Richard Drew/AP

High Hopes for New York’s New License

September 16, 2008 05:12 PM
by Sarah Amandolare
New York State residents will have access to a new driver’s license that also acts as a passport, and is intended to heighten border security—but is the system too expensive to be effective?

The All-New New York License

Today, New York State drivers will be able to buy new enhanced driver’s licenses that will also be accepted as a form of identification for land or sea travel between the United States and Canada, Mexico and the Caribbean, reports the Rochester Democrat & Chronicle.
Despite being less expensive than a passport, the new license costs $80, and some state lawmakers are concerned that families will not be able to afford them. Rep. Thomas Reynolds, R-Clarence, Erie County, said, “It meets the goal of what I wanted to do, except I just wish we can find economy in the state to reduce the cost.” The license will cost $60 for non-drivers.

New York State has spent $2 million on the new system, but it was considered necessary for national security, for maintaining the economic relationship between New York and Canada, and to make traveling less complicated.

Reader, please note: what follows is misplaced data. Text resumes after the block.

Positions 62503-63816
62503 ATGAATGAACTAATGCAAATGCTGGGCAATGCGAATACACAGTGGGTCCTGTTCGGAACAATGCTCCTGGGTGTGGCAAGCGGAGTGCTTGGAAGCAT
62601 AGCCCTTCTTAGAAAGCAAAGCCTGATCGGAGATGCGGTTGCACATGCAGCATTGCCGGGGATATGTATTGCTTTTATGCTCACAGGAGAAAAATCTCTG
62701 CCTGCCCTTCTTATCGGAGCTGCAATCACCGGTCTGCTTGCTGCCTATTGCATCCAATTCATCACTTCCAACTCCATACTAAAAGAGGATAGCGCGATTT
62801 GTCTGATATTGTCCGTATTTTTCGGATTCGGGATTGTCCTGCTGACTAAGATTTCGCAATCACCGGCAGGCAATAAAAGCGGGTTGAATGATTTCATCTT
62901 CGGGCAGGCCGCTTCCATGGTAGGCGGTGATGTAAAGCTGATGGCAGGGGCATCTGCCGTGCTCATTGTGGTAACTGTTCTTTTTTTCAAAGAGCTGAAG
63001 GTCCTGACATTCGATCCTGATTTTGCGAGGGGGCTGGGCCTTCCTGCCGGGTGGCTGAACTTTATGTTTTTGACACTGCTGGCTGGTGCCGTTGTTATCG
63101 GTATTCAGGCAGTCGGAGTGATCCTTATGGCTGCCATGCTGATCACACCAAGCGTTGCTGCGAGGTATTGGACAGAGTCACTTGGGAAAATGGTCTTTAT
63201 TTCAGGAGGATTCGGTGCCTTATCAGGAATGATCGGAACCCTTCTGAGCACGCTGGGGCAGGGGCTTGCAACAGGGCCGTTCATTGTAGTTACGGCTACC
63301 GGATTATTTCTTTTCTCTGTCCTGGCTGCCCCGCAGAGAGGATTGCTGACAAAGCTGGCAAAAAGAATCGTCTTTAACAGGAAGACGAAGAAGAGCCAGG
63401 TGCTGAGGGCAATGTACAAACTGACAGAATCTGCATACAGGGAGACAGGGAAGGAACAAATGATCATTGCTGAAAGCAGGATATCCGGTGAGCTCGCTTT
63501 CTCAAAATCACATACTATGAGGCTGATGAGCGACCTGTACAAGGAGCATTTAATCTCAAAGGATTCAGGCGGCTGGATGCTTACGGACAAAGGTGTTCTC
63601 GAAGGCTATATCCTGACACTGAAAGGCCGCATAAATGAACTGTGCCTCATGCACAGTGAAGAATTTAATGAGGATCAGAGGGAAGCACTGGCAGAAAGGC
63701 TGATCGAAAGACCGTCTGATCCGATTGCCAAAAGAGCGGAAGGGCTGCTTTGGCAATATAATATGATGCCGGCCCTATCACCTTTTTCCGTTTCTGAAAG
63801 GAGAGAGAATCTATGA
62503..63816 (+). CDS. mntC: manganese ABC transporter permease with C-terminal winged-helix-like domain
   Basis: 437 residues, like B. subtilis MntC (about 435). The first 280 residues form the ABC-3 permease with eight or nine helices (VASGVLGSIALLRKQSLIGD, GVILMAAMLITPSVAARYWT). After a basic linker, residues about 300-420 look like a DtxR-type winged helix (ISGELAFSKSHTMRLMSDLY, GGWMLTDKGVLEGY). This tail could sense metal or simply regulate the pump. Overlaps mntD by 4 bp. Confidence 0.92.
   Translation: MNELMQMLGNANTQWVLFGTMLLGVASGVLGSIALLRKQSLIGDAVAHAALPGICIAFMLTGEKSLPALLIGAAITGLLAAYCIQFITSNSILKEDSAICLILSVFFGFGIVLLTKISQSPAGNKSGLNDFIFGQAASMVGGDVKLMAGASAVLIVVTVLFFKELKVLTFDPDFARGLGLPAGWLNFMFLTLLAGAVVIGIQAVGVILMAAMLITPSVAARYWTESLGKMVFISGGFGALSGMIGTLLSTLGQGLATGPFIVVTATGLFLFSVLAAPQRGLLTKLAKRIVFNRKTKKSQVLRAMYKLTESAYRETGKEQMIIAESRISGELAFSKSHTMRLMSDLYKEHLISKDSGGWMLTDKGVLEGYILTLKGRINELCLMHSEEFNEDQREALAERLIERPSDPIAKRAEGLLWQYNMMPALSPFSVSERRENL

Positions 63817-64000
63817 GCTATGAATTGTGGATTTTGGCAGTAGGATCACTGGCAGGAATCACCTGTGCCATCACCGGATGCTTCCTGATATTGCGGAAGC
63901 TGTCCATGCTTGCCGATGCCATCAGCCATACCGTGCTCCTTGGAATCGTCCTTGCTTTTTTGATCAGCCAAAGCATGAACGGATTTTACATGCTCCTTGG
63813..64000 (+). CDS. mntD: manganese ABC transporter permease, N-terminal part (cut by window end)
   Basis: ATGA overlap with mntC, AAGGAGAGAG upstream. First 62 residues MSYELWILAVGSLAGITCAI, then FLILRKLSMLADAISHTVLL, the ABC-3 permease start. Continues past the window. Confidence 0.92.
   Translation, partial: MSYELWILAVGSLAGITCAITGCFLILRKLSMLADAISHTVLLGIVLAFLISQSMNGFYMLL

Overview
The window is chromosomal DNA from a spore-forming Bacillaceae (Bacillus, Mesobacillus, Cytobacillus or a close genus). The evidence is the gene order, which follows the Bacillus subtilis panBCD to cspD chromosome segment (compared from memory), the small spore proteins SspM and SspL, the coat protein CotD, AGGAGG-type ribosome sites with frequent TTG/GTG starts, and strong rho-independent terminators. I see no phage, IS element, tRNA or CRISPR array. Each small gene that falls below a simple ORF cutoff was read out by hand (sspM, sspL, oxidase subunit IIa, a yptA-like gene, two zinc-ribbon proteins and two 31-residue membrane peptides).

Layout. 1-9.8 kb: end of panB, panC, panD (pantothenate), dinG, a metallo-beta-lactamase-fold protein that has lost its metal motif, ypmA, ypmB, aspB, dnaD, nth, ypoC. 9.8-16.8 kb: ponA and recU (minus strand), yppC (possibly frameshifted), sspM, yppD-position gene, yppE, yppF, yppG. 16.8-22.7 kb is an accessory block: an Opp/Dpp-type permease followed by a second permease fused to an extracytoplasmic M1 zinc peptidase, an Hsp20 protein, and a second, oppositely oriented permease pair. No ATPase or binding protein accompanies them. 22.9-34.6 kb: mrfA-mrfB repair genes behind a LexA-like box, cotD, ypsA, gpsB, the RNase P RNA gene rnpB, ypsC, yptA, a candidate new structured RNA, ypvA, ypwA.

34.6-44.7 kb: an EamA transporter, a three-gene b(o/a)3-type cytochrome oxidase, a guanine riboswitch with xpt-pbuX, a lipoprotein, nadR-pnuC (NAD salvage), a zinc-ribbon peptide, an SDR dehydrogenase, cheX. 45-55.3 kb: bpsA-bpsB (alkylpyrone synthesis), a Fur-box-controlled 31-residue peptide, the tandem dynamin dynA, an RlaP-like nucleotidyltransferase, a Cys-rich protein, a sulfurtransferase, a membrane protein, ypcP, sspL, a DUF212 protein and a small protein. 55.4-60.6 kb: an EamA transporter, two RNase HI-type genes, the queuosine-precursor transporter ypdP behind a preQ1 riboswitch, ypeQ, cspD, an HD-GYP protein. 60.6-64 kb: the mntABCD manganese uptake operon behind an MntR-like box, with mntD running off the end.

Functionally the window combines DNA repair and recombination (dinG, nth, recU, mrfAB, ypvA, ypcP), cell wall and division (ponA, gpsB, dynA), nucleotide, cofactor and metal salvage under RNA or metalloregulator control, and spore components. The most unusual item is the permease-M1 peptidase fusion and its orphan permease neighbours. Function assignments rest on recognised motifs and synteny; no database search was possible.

The new licenses were created in response to the Western Hemisphere Travel Initiative (WHTI), which requires all travelers on flights into the United States from Canada, Mexico, Bermuda, the Caribbean and Central and South America to carry a valid passport. The WHTI went into effect in January 2007 as part of post-9/11 congressional security legislation called the Intelligence Reform and Terrorism Prevention Act.

Background: Controversy over licenses

The federal government approved the new enhanced license in May 2008 as a means of protecting U.S. borders. The new license is an alternative to former Gov. Elliot Spitzer’s proposal to allow illegal immigrants to obtain driver’s licenses. 

According to USA Today, Spitzer felt his plan would make New York safer. “It’s better to know who they are than pretend they don’t exist,” Spitzer said.

But many others were vehemently opposed to Spitzer’s plan. Rep. Peter King, R-N.Y., said, “It gives identification to people here illegally and people who could be terrorists.” King also planned to propose a law barring issuance of driver’s licenses to illegal immigrants in all states.

Spitzer ended up abandoning the immigrant policy in November 2007 after debate and criticism of it grew too intense, outweighing other important issues and ruining his approval ratings, according to The New York Times.

Reference: WHTI


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